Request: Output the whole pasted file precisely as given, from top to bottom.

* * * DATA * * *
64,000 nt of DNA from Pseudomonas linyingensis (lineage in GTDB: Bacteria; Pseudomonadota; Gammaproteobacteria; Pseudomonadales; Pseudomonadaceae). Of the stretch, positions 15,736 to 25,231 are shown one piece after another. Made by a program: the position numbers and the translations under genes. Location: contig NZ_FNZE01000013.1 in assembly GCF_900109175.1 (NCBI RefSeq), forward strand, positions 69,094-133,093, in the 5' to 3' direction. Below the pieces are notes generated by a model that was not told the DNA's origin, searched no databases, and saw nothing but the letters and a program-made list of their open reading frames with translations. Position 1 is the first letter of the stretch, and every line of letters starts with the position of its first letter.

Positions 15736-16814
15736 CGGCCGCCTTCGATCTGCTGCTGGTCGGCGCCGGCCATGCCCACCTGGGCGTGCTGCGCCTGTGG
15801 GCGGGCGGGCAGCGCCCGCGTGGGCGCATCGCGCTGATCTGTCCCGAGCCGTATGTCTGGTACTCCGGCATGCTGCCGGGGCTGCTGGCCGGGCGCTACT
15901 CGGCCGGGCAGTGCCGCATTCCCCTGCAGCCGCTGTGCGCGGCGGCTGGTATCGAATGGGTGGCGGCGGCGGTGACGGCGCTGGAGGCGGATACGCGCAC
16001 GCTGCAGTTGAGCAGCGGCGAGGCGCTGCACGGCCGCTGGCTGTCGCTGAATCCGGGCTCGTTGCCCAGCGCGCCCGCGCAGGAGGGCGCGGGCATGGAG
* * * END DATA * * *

64,000 nt of DNA from Pseudomonas linyingensis (lineage in GTDB: Bacteria; Pseudomonadota; Gammaproteobacteria; Pseudomonadales; Pseudomonadaceae). Of the stretch, positions 15,736 to 25,231 are shown one piece after another. Made by a program: the position numbers and the translations under genes. Location: contig NZ_FNZE01000013.1 in assembly GCF_900109175.1 (NCBI RefSeq), forward strand, positions 69,094-133,093, in the 5' to 3' direction. Below the pieces are notes generated by a model that was not told the DNA's origin, searched no databases, and saw nothing but the letters and a program-made list of their open reading frames with translations. Position 1 is the first letter of the stretch, and every line of letters starts with the position of its first letter.

Positions 15736-16814
15736 CGGCCGCCTTCGATCTGCTGCTGGTCGGCGCCGGCCATGCCCACCTGGGCGTGCTGCGCCTGTGG
15801 GCGGGCGGGCAGCGCCCGCGTGGGCGCATCGCGCTGATCTGTCCCGAGCCGTATGTCTGGTACTCCGGCATGCTGCCGGGGCTGCTGGCCGGGCGCTACT
15901 CGGCCGGGCAGTGCCGCATTCCCCTGCAGCCGCTGTGCGCGGCGGCTGGTATCGAATGGGTGGCGGCGGCGGTGACGGCGCTGGAGGCGGATACGCGCAC
16001 GCTGCAGTTGAGCAGCGGCGAGGCGCTGCACGGCCGCTGGCTGTCGCTGAATCCGGGCTCGTTGCCCAGCGCGCCCGCGCAGGAGGGCGCGGGCATGGAG